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Grandparents are interfering with arrangement between never-married parents


Your Question:
Background: 1. We were never married. 2. No court orders whatsoever. 3. We're In the state of California 4. I live with my mother (I am currently in school and working) and my ex lives with her mother and grandmother, our daughter spends (or at least usually) spends equal amounts of time with each of us (i.e. 4 days out of the week w/ me, then following week, 4 days w/ her).

My ex and I have been apart for several months now and we've been fairly steady on taking care of our daughter. We get along fine, until yesterday.

I took my daughter to her grandfather's house (my ex's dad), a few hours later my ex's mom picked her up. I called my ex when I discovered what had happened, and told her that I was going to pick her up, because my daughter and I had plans for dinner and plans the following day (my only day off every week). She agrees.

I drive up to her house and she's holding my daughter and they have some man standing in front of the door as if to stop me from seeing my child. I ask her whats going on and she tells me I cant have my daughter, a few minutes later her mother pulls up and tells me to leave her property. I proceed to tell her I am my daughter's father and I have plans to which my ex said was ok.

My ex's mom gets in my face cursing at me and telling me to get off her property before she calls the police. They head inside the house to call the cops... I dont know what to do, so i start walking toward my car when the man standing there earlier comes up to me and tells me i should file for custody. I found out he is my ex's aunt's boyfriend.

Im at a loss here. I typically have my daughter 4-5 days out of the week, bt for the past 3 weeks (since my car accident), I have only got to see her on the weekends, as per they wouldnt bring her to me. What should I do? WHat rights to I have as a parent if neither her mother or I have legal custody??? Please help. Thank you.

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My Answer:
Hi,

Thanks for writing.

So, your mystery man is correct. The only way you're going to be able to have some authority to spend time with your daughter is to file a paternity action (i.e., a petition) and get court orders to do so or go through mediation with your ex and work out a parenting plan that then gets made into court orders.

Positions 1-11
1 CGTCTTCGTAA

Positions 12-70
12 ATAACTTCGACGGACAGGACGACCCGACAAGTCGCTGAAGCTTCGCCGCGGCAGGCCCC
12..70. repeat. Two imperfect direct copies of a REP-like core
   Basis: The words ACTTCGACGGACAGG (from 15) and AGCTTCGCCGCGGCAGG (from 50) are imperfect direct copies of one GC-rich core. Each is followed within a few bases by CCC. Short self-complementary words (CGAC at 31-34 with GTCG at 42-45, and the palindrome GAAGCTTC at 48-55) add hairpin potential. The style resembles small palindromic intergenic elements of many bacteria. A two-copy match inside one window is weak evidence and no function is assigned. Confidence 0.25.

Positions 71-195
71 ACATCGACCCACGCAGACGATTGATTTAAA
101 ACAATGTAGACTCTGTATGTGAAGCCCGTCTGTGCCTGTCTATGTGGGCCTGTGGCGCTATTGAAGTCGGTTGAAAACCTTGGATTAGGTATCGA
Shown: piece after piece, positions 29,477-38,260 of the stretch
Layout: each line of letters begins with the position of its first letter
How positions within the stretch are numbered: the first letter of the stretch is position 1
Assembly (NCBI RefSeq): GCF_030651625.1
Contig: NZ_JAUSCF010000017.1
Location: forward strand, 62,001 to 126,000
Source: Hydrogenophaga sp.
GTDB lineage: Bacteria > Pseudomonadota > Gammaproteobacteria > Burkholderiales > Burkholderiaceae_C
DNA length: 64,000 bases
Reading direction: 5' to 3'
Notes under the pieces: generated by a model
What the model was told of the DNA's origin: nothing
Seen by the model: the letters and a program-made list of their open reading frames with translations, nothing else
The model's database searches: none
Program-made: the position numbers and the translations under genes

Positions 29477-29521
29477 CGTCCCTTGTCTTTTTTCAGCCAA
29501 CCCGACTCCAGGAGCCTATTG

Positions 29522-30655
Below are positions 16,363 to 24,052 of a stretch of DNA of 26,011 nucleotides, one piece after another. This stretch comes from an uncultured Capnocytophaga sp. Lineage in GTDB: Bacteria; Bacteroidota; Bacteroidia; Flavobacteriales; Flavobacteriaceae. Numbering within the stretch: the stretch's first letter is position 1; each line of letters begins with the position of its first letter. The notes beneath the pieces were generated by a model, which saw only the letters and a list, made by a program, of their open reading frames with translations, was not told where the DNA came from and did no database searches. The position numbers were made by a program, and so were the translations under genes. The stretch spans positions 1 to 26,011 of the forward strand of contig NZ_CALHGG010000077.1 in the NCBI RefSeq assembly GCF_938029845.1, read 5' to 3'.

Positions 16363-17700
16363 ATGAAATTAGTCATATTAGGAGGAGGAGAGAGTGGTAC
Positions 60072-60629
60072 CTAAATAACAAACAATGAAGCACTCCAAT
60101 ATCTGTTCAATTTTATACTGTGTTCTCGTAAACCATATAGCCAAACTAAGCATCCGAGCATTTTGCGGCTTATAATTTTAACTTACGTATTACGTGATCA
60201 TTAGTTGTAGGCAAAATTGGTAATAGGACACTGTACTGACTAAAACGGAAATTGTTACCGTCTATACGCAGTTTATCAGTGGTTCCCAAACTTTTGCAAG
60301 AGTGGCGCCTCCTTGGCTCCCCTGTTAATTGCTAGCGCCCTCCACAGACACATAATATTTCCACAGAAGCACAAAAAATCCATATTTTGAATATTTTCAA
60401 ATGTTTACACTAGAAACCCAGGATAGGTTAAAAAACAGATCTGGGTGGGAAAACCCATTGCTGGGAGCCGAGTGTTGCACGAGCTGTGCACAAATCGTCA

Depending upon your courthouse, they may have a Family Law Information Center that could help you fill out the forms. Or, if you and your mother are able to come up with several thousand dollars, you can hire an attorney to do it for you, and you'll probably have better luck in expediency and outcome.

There are some good news, bad news elements to your situation. The good news is that once established as the father, you'll have more rights in the eyes of the court than the grandparents will. The bad news is that it sounds like your ex's parents are going to be buttheads throughout this, which is unfortunate, because they may go fighting and screaming every step of the way. And it's even more unfortunate if the mother is not willing to stand up to them. Your worst-case scenario is if the grandparents try for custody of the child, which a judge may find reasonable because they seem more stable in life than you or your ex.

Mediation would be ideal for the two of you. Only the two parents are allowed into the mediation, so hopefully you and the mother can come to acceptable terms on a parenting plan, and she can stay strong enough to sign them without succumbing to her parent's potential desire to give up nothing. Most courthouses have a mediation service (also called conciliation) at no cost. Look into that. Many courthouses require mediation before appearing before a judge for an action, so it may be automatic once you file your paternity action.

I have two warnings for you: 1) if it goes before a judge, child support will be calculated and ordered. Child support is formulaic based upon each parent's income and the parenting timeshare split. 2) the longer you wait to take any action, the worse the outcome may be for you because it establishes the other home as the primary one by far with you seldom seeing your daughter. Status quo (regardless of how it came to be) counts alot in court.

One thought-- if the grandparents were cooperative for months and all of a sudden turned on you, you may want to think hard if there's anything you've done to offend them. It's possible that they're just being jerks, but also possible that they're reacting to something you may have done.

AND... it may be worthwhile to see if you can secretly meet with the ex's aunt's boyfriend somehow. He may have some valuable insight into what's going on in the family that could be helpful for you to know. Approach him with, "It seemed like you were trying to help me the other day. I know you're in a difficult position, but can you tell me what's going on?"

Finally, educate yourself about how the family law process works. Check out my Recommended Resources page to see a list of books that are most helpful, all conveniently linked to Amazon, so you can easily order them from Amazon. Reading a book or two may save you from many common mistakes and misperceptions.

Best wishes for you,





This website gives common sense advice that is not intended to act as legal guidance nor psychological guidance. The author is neither an attorney nor licensed psychologist. For specific legal guidance or specific psychological guidance, consult with a licensed professional.


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